Gargling, as commonly practiced in Japan, can not only soothe a sore throat, but may even prevent one.
Gargling is one of the best things to do to treat a sore throat. As one of my medical mentors Dr. Klaper instructs, you " take a glass of warm water, add a pinch of salt, hold the glass of salt water in your hand, open your mouth, and take a deep breath. Tilt your head back, slide a generous mouthful to the back of your throat, and, with your mouth still open, gently breathe out through the water. Continue until the end of the breath, and then spit it into the sink. Repeat until the full glass of salt water is used." Works wonders to soothe a sore throat, when you have a cold. But I had never heard of gargling to prevent a cold. Though not popular in the Western world, gargling has been strongly recommended in Japan to prevent upper respiratory tract infections, such as the common cold. However, there have been no controlled trials, and it remained unresolved as to whether gargling was really effective, until this one was published in 2005. "They found a significant drop in the incidence of the common cold, but not the flu, suggesting that simple plain water gargling is effective to prevent respiratory infections among healthy people. This virtually cost-free modality would appreciably benefit people both physically and economically around the world. What do they mean economically? Well most Americans, for example, report about 2 and a half colds a year. Between medical costs and work absenteeism, we're talking nearly $40 billion dollars a year. So even if you take into account the 71 seconds it took on average to walk to and from the sink and gargle, and multiply that by the average wage to calculate the "cost of gargling" in wasted time, it's still considered a cost-effective strategy. Here's the latest, a new study on whether it works in kids. Gargling for Oral Hygiene and the Development of Fever in Childhood. a total of nearly 20,000 preschoolers were observed for 20 days, and just like the study in adults, gargling appears to lower the odds of illness by about a third, and gargling with green tea appeared to work better. Note they speculate that the fact that tap water is chlorinated may have played a role, so gargling with filtered water may be less effective, and I would stay away from iodine solutions such as betadine since one can run into the same kind of iodine overload thyroid dysfunction you can get by eating too much kelp.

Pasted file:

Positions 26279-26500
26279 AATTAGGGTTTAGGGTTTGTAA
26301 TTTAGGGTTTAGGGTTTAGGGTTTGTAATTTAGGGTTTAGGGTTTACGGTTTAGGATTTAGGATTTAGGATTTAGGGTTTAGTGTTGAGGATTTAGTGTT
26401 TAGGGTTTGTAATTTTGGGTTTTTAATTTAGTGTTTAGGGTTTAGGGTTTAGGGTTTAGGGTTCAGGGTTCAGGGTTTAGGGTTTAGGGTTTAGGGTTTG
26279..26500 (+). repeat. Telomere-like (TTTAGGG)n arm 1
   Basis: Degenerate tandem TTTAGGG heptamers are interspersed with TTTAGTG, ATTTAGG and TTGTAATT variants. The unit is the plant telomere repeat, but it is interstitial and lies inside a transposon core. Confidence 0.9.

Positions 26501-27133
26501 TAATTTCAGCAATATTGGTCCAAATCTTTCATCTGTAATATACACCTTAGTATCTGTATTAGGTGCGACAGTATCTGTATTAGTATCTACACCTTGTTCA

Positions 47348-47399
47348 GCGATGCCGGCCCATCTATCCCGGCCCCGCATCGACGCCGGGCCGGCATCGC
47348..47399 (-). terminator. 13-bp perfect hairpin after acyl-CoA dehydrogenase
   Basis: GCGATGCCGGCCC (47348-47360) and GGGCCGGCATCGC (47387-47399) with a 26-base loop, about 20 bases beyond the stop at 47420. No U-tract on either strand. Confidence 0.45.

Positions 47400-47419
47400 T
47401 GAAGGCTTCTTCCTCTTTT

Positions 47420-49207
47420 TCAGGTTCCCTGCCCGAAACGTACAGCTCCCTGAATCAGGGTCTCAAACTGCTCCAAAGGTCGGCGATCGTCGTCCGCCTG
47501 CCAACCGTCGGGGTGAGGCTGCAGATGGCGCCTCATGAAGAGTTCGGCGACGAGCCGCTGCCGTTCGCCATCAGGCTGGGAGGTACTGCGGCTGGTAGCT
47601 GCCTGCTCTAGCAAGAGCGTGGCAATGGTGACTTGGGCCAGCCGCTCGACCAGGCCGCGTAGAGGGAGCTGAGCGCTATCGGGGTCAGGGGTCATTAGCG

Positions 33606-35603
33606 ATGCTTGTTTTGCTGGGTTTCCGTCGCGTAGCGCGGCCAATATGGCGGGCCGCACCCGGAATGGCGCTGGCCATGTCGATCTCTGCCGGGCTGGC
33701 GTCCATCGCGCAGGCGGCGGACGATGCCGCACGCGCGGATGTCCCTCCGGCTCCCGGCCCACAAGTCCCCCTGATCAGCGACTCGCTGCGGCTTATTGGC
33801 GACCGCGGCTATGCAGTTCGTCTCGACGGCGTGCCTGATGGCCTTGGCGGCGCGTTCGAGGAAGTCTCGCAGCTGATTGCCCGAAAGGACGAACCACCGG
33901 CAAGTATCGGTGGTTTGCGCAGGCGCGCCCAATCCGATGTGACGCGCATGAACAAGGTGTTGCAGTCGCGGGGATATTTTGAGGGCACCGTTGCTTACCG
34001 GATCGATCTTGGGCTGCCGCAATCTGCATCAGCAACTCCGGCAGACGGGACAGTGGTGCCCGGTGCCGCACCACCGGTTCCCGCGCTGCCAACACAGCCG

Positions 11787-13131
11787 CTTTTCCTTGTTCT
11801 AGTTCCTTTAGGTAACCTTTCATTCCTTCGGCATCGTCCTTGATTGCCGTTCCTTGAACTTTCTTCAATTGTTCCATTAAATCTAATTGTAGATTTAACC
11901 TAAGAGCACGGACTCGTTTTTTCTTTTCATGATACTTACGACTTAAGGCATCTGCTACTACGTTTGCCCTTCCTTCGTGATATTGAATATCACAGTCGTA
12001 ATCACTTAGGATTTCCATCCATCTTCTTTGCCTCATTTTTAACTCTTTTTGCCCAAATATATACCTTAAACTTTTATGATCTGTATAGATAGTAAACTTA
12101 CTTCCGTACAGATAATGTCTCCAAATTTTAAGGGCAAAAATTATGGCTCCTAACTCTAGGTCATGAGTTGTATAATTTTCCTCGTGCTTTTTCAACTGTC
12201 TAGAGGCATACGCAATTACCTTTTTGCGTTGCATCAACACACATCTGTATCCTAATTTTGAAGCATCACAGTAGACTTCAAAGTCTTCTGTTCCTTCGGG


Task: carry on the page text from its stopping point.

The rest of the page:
To see any graphs, charts, graphics, images, and quotes to which Dr. Greger may be referring watch the above video. This is just an approximation of the audio contributed by Jonathan Hodgson.
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This is one of the landmark findings that I'm afraid no one will ever hear about because no one profits. No one, that is, except the millions of people spared from infection! I've been taking a break from my merciless travel schedule to work on my 2013 batch of videos, but as soon as I'm back on the road I'm hoping those 71 seconds will help protect me from all those airport germs.
If you liked this video you may also like The Risks and Benefits of Neti Pot Nasal Irrigation, (along with my brain-eating amoeba answer) Sleep & Immunity, Antioxidant Level Dynamics, and Zinc Gel for Colds?
What else might we learn from the Japanese? See Smoking Versus Kale Juice, Bowels of the Earth, Asian Paradox, Why Do Asian Women Have Less Breast Cancer?, and any of my 31 videos on green tea or 41 videos on soy.
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